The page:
We are getting to some of my very favorite all time Christmas movies. A Christmas Carol by Charles Dickens has seen many big screen adaptations over the years staring everyone from Sir Patrick Stewart (I LOVE his work) to the Muppets. But I still love the old black and white version released in 1951 starring Alastair Sim. It was released in the United Kingdom under the name Scrooge but the title was changed to A Christmas Carol for the US release. They have since created a colorized version of the film, but I prefer the original black and white version. I think the darkness and shadows actually add something to the story.
A Christmas Carol is the story of selfish, old miser who is ill-tempered and mean-spirited, Ebenezer Scrooge. He hates Christmas and everything to do with it. He professes that he thinks Christmas is just a way to take money from his own pocket. He boldly refuses to show any charity to anyone. On Christmas Eve, Scrooge goes out of his way to harass the clerk who works for him. He even has a confrontation with his nephew who comes to ask his uncle to spend Christmas with him and his family. He rudely refuses the invitation and goes home to have Christmas Eve dinner alone in his home.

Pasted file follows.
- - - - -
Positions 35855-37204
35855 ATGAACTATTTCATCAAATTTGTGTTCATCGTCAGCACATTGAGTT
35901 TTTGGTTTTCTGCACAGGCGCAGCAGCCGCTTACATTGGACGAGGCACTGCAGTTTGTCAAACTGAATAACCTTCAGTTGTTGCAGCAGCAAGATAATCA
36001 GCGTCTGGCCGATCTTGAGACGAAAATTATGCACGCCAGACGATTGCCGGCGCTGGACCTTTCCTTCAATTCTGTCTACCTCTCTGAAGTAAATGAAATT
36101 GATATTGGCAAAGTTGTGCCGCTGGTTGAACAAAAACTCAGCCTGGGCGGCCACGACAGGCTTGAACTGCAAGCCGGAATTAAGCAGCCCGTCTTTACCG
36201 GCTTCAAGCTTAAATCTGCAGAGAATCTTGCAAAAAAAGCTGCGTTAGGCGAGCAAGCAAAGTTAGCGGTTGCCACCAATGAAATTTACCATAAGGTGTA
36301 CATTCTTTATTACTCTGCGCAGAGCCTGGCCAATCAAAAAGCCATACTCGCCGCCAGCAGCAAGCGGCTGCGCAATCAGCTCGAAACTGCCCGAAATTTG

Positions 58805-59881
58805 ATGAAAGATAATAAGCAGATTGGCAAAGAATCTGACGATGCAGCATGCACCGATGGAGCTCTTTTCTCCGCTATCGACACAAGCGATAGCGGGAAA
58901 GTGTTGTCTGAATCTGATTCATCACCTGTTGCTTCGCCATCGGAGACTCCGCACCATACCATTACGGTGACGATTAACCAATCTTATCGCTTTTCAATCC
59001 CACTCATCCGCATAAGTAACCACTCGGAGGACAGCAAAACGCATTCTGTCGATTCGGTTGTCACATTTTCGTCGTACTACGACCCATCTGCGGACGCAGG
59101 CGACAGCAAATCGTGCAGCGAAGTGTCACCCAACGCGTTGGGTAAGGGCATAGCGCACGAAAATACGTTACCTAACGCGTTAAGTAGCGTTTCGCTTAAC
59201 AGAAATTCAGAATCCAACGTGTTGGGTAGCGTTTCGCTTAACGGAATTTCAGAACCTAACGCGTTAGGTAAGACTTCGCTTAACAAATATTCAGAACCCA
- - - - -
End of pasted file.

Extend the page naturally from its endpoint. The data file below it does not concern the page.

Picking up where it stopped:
Scrooge goes to bed but is soon awoken by the first of a series of ghosts who come to try to help Scrooge change his hateful ways before it is too late to save his soul from eternal torment in the afterlife. The events of the evening have a profound effect on Scrooge and he awakens on Christmas day a changed man.
The movie stars Alastair Sim as Ebenezer Scrooge, and features Kathleen Harrison (Mrs. Dilber, Scrooge's charwoman), George Cole (young Scrooge), Hermione Baddeley (Mrs. Cratchit), Mervyn Johns (Bob Cratchit), Clifford Mollison (Samuel Wilkins, a debtor), Jack Warner (Mr. Jorkin, a role created for the film), Ernest Thesiger (Marley's undertaker), Patrick Macnee (young Jacob Marley), and Michael Hordern (Marley). There is a narrator (Peter Bull) who adds passages from the book at the beginning and end of the film. Bull also has a brief cameo in the film as one of the businessmen at Scrooge's funeral.
We make our western connection with actress Hermione Baddeley. In 1967, she was in the American Western Comedy, The Adventures of Bullwhip Griffin. Baddeley plays Miss Irene Chesney and worked with stars Roddy McDowall and Suzanne Pleshette.
While this is not really movie snackish, I just could not pass up this recipe because it just goes with the movie so well, Taste of Home.com's Tiny Tim's Plum Pudding. (<--- click here)
This treat is traditional for the setting and time period for this movie and I have always wanted to try making this for Christmas. This year seemed like as good of time as any to share this recipe.
This movie is available on YouTube for free viewing in full. So, it's that time, posse! Get your snacks and settle in. It's time for another great movie!